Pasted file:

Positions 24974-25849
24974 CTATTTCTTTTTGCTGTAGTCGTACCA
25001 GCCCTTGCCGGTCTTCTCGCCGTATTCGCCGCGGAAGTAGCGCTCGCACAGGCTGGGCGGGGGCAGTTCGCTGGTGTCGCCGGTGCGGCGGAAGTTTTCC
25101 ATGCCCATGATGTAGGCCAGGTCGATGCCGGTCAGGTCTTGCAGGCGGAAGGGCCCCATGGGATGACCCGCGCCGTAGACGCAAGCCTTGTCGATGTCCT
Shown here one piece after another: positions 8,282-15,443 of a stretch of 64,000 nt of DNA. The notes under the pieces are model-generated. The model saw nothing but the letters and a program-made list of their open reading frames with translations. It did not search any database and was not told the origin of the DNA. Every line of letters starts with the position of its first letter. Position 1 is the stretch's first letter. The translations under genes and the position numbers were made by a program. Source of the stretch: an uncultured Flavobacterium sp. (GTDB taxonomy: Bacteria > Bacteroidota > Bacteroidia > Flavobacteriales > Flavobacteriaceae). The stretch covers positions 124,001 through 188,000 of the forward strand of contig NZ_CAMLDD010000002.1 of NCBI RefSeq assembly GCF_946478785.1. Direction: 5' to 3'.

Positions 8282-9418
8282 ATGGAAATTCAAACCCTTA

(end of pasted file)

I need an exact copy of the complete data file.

Positions 24974-25849
24974 CTATTTCTTTTTGCTGTAGTCGTACCA
25001 GCCCTTGCCGGTCTTCTCGCCGTATTCGCCGCGGAAGTAGCGCTCGCACAGGCTGGGCGGGGGCAGTTCGCTGGTGTCGCCGGTGCGGCGGAAGTTTTCC
25101 ATGCCCATGATGTAGGCCAGGTCGATGCCGGTCAGGTCTTGCAGGCGGAAGGGCCCCATGGGATGACCCGCGCCGTAGACGCAAGCCTTGTCGATGTCCT
Shown here one piece after another: positions 8,282-15,443 of a stretch of 64,000 nt of DNA. The notes under the pieces are model-generated. The model saw nothing but the letters and a program-made list of their open reading frames with translations. It did not search any database and was not told the origin of the DNA. Every line of letters starts with the position of its first letter. Position 1 is the stretch's first letter. The translations under genes and the position numbers were made by a program. Source of the stretch: an uncultured Flavobacterium sp. (GTDB taxonomy: Bacteria > Bacteroidota > Bacteroidia > Flavobacteriales > Flavobacteriaceae). The stretch covers positions 124,001 through 188,000 of the forward strand of contig NZ_CAMLDD010000002.1 of NCBI RefSeq assembly GCF_946478785.1. Direction: 5' to 3'.

Positions 8282-9418
8282 ATGGAAATTCAAACCCTTA